“To Feed or to Fight? Behavioral Eco physics of Hummingbirds” Presented by: Alejandro Rico-Guevara, PhD. Tuesday, September 14, 7:00 PM
Energetically constrained animals have evolved adaptations to enhance caloric intake. On the other hand, animal competition sometimes turns into physical combat, and particular weaponry evolves. Dr. Rico-Guevara will present findings on each of these fronts, along with a case study of hummingbird bill weapons. These discoveries revive questions about how these birds budget energy gain and expenditure to enable hovering, the most expensive form of locomotion, establishing coevolutionary relationships with the plants they pollinate.
Dr. Alejandro (Alejo) Rico-Guevara is an evolutionary biologist. He attended Universidad Nacional de Columbia as an undergraduate. He received his PhD. from the University of Connecticut as a Fulbright Scholar and carried out postdoctoral research as a Miller Fellow at UC Berkeley. He received the Pitelka Award for excellence in research from the International Society for Behavioral Ecology. His research has been featured by the NY Times, National Geographic Magazine, and in 6 nature documentaries/TV series, in addition to articles in numerous peer-reviewed publications. He is an Assistant Professor at the University of Washington and the Curator of Ornithology at the Burke Museum.
Please register for this Zoom event at: https://bit.ly/septsas Preregistration is required and is limited to 100 attendees. Please only one registrant per household. After you register you will receive an email with the link to sign in at the time of the event. Questions? Please contact email@example.com.
================================================================================== Due to the continuing emergency response to the COVID-19 virus, our in-person member meetings, field trips and hikes, and most other activities have been cancelled until further notice. This includes the offer of personal field trips for future donations to Skagit Audubon Society of $100 or more. Please visit our website for updates.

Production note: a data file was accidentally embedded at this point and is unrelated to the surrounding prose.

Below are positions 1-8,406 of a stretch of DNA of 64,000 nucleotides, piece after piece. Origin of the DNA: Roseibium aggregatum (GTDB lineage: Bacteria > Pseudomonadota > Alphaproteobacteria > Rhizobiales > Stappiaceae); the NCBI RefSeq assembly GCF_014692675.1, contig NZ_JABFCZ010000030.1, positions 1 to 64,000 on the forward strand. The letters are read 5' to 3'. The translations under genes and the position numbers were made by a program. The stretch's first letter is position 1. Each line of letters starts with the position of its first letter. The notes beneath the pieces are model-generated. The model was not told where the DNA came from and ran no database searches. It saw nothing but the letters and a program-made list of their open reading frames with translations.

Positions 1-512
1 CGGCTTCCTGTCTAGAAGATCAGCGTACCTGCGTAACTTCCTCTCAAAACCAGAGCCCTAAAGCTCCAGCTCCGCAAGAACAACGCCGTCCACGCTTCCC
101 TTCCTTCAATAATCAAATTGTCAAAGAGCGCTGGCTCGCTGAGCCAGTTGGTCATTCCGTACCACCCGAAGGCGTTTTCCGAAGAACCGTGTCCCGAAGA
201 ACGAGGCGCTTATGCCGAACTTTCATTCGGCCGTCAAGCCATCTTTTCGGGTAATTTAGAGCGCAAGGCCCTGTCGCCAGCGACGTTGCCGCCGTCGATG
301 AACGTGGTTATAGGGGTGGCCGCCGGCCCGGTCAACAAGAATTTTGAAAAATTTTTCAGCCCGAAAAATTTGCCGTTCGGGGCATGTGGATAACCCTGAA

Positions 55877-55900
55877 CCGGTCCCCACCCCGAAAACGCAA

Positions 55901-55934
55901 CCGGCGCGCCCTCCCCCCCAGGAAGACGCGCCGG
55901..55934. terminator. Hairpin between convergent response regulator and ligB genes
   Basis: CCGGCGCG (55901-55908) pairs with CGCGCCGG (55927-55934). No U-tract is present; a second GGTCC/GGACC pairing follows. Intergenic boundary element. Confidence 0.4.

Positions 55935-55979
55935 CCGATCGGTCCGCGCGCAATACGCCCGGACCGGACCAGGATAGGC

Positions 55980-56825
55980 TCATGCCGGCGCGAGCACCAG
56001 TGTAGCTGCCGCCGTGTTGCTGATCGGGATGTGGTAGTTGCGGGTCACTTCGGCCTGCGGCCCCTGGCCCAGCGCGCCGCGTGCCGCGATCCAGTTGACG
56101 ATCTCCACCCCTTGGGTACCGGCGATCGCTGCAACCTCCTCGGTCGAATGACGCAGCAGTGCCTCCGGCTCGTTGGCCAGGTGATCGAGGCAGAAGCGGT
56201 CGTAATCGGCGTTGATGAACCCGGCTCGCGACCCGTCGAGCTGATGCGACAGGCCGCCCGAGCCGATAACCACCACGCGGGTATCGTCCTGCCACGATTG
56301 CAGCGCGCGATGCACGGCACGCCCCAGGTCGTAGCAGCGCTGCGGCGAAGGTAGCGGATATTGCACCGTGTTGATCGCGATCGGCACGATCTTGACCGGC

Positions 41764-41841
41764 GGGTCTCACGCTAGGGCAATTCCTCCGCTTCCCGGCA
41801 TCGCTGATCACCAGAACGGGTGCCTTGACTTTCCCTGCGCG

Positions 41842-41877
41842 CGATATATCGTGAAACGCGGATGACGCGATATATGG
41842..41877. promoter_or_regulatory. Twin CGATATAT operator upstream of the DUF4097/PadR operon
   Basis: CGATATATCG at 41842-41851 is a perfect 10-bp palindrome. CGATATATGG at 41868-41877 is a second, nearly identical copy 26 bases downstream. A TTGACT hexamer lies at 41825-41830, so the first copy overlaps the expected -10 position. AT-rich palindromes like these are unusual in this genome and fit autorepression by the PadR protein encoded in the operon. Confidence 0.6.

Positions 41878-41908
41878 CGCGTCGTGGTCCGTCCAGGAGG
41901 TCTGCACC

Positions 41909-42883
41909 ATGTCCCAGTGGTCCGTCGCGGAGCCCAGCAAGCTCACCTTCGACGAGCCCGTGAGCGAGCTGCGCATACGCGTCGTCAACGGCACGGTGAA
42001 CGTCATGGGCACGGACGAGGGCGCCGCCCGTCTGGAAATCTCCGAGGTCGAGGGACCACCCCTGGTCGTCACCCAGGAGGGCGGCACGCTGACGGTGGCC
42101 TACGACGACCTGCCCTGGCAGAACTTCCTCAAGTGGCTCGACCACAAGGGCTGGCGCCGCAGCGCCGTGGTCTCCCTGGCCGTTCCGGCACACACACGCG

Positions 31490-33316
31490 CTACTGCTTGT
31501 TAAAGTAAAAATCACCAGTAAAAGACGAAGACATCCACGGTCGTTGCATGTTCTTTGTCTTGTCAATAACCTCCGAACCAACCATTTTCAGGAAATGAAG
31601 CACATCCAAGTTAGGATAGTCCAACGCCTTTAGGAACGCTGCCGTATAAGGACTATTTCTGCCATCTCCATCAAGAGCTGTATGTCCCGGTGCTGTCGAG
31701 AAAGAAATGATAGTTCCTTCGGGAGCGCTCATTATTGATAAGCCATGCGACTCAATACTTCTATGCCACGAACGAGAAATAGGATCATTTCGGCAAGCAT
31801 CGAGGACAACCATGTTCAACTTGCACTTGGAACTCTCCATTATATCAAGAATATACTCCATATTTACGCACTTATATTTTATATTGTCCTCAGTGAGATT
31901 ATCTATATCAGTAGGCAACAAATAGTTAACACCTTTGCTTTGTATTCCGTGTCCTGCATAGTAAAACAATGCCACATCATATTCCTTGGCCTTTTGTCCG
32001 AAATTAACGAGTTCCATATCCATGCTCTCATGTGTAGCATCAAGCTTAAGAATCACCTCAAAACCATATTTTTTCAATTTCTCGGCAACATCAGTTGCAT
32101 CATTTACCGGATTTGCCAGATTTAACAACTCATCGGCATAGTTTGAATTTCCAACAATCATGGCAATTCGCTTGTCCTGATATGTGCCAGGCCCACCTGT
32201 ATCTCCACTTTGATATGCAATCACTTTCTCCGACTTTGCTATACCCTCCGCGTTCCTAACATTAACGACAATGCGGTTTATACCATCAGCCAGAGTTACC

Conservation Report - September 2021
By Tim Manns
Summer provided a pause in Audubon’s involvement in local environmental issues as the Skagit County Planning Commission mulled over the many public comments on the draft Shoreline Master Program, Planning & Development Services followed up on the docketed Comprehensive Plan changes, and so on. In the last few months, through generous private donations and public grants Skagit Land Trust protected 50 more acres of important bird habitat at the entrance to Samish Island and added 3.5 protected acres at the March Point heronry, largest on the West Coast. And there were positive environmental developments at the state and national level.
With that introduction, I need to shift this report’s tone and focus on a significant threat to both human well-being and wildlife in Skagit County mentioned briefly in the last Skagit Flyer. We look to the state’s Growth Management Act (GMA) to protect the environment, prevent uncoordinated growth, and ensure quality of life. People value the rural character of much of Skagit County with its world-class agricultural soils and extensive forests. Audubon members also recognize the importance these rural areas have for supporting bird populations. Trumpeter and Tundra Swans, Snow Geese, many species of ducks, Dunlin and other shorebirds, raptors: all depend on farmland as an important component of the habitat they require. Many other species need the varied forests and wetlands of Skagit County.
Under the GMA, Skagit County must accept a certain amount of human population growth. By agreement among the county’s incorporated towns and the county, 80% of this growth is to be accommodated within the towns or their adjacent designated “urban growth areas” (UGAs). Since 2015, Bellingham-based developer “Skagit Partners” has repeatedly sought the County Commissioners’ permission to build a so-called “Fully Contained Community” (FCC) in Skagit County. In a concession made to help ensure its passage in 1990, the GMA allows these large housing developments at urban density to be built in rural areas if a county so chooses. FCCs can include thousands of homes, and because they are in unincorporated areas, there are none of the services incorporated municipalities provide. Developers thus leave it to the county to add to its responsibilities the provision of basic services such as fire, police, and public works departments, libraries, schools, etc., all funded by the residents of the whole county.